Harry Snook is an experienced criminal and civil practitioner whose principal areas of expertise are crime, personal injury and employment law. He is qualified to accept instructions under the Direct Access scheme.
Harry’s busy criminal practice involves acting for both the defence and prosecution in the Crown Court, Court of Appeal and Magistrates’ Courts. His defence work is largely on a private client basis, and spans the full range of cases from serious violence, fraud and drug supply offences in the Crown Court to motoring cases in the Magistrates’ Court. He is regularly instructed in Youth Court proceedings and is practised in dealing with young or vulnerable defendants and witnesses. Harry’s prosecution work includes regular instruction by the Crown Prosecution Service, and also extends to cases on behalf of local authorities and the Probation Service.
Harry regularly acts for both Claimants and Defendants in County Court proceedings. In addition to trial advocacy, he is frequently instructed to provide written advice on liability and/or quantum of damages. He has developed a growing practice in the related jurisdiction of criminal injuries compensation, helping victims of criminal offences to have their compensation increased by the Tribunal where it has been underrated by the Authority.
Harry’s employment practice includes representing both claimants and respondents in proceedings before the Employment Tribunal in relation to wrongful or unfair dismissal, discrimination, unlawful deduction from earnings and breach of statutory duties. In addition to oral advocacy before the tribunal Harry is regularly instructed to draft pleadings or provide advice on the conduct of a claim or response.
Other Civil Work
Harry’s practice includes commercial disputes, landlord and tenant cases, financial orders on divorce, claims involving professional negligence and social security tribunal cases.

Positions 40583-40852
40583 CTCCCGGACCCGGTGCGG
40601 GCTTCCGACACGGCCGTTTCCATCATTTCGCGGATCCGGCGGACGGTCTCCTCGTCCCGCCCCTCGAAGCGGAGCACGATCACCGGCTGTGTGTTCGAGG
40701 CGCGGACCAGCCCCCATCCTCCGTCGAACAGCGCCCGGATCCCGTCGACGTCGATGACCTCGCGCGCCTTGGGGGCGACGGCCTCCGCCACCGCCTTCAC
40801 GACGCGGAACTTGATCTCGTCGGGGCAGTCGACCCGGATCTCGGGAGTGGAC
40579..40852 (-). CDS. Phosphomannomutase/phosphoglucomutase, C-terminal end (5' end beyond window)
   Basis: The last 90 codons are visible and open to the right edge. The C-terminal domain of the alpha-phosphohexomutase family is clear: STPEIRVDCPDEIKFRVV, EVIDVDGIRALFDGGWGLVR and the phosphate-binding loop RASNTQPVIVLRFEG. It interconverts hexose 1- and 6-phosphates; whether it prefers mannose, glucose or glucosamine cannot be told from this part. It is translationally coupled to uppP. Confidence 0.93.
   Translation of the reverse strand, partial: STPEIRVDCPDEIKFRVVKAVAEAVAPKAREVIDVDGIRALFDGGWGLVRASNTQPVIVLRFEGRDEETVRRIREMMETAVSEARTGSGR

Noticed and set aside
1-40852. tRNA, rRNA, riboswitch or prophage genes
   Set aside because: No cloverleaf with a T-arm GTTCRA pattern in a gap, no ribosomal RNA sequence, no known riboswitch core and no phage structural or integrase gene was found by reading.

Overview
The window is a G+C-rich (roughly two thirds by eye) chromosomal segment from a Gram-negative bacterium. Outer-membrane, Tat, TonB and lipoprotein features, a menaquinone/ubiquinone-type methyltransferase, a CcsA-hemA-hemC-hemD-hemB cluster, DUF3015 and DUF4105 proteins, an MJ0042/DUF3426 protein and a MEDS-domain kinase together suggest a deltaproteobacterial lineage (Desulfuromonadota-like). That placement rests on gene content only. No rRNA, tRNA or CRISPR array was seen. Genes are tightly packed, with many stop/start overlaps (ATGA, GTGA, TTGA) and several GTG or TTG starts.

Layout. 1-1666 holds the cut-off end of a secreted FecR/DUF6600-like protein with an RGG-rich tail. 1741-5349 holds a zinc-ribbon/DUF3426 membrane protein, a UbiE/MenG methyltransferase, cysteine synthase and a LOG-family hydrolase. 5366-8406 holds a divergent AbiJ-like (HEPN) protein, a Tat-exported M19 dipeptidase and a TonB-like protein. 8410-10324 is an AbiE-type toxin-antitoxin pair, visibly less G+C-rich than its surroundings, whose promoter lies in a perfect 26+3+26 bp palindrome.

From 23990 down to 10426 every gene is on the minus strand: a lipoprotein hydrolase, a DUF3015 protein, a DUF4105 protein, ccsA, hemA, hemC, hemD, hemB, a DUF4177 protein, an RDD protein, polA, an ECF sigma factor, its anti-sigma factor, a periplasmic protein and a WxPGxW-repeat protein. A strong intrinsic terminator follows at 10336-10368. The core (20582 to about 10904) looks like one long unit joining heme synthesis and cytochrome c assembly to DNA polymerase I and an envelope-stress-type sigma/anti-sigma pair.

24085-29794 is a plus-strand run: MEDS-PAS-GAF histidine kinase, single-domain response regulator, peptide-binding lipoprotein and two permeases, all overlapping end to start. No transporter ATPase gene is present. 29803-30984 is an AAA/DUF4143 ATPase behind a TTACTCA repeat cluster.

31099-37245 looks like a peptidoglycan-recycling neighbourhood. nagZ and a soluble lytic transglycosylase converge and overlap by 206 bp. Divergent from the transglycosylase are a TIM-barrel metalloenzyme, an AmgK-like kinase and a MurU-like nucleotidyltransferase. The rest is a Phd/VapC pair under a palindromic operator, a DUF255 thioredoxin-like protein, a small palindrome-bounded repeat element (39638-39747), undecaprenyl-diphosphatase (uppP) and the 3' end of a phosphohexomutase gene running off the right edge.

Prizes and Qualifications
Best Advocate, Bar Vocational Course Providers’ National Mock Trial Competition, 2006
Bar Vocational Course (Outstanding) (Inns of Court School of Law, 2006)
CPE/Postgraduate Diploma in Law (Commendation, with a distinction in Criminal Law) (City University, 2005)
R v Huda (Blackfriars Crown Court, 2013): Defended in a large social security fraud case. Identified legal issues which resulted in the Crown withdrawing 8 out of the 10 counts against the Defendant.
R v TF (St Albans Youth Court, December 2011): Defendant (client) acquitted of assault, having admittedly caused burn injuries to the victim with a firework. The case turned on a close examination of the law of objective and subjective recklessness and the distinction between reckless and negligent conduct.
R v Stevenson (Cambridge Crown Court, August 2010): Plea in mitigation resulting in a suspended 12-month sentence for a knifepoint robbery, where the sentencing guideline indicated a starting point of four years’ imprisonment
R v DP (Luton Youth Court, October 2009): Defendant (client) acquitted after a successful application to exclude prosecution evidence due to breaches of the Police And Criminal Evidence Act 1984 Codes of Conduct by police.
Petty v Magog Industries Ltd (Huntingdon Employment Tribunal, 2014): Acted for the Respondent in a case involving numerous issues of law, including whether a settlement agreement was rendered unenforceable through failure to comply with statutory conditions, whether a contract was voidable for duress, and whether a duty to mitigate loss applied. The Respondent was successful on every issue and the claim was dismissed.
Malins and Bunker v The Motivaction Group (Bedford Employment Tribunal, 2013): Acted for the Respondent in a case where two employees claimed to have been unfairly dismissed; a case which involved every aspect of the Burchell test. The claims were dismissed.
Forbes v CM Facilities Management (Watford Employment Tribunal, 2013): Acted for the Claimant in an unfair dismissal case where procedural fairness was the main issue. The Claim was upheld.
Warrington v Criminal Injuries Compensation Authority (First-Tier Tribunal, 2014): Compensation for injury sustained during armed robbery increased from £1,500 to over £9,000 on appeal.
Brown v Hunt (St Albans County Court, 2013): Represented the Defendant in a personal injury claim stemming from an accident at the Defendant’s business premises. The accident was not in dispute, but the Claimant was held to be mostly responsible, and damages were reduced by two-thirds.
Acuity Solutions v S & I Electronics (Watford County Court, 2013): Represented the successful Claimant under the Direct Access scheme in a commercial dispute involving issues of misrepresentation, incorporation of terms and the fitness for purpose of supplied goods.
Emmerson v Emmerson (Luton County Court, 2013): A case concerning financial orders on divorce, where an interesting issue arose concerning the status in Thai law of property subject to without-notice demolition by the Royal Thai Navy in the event of war.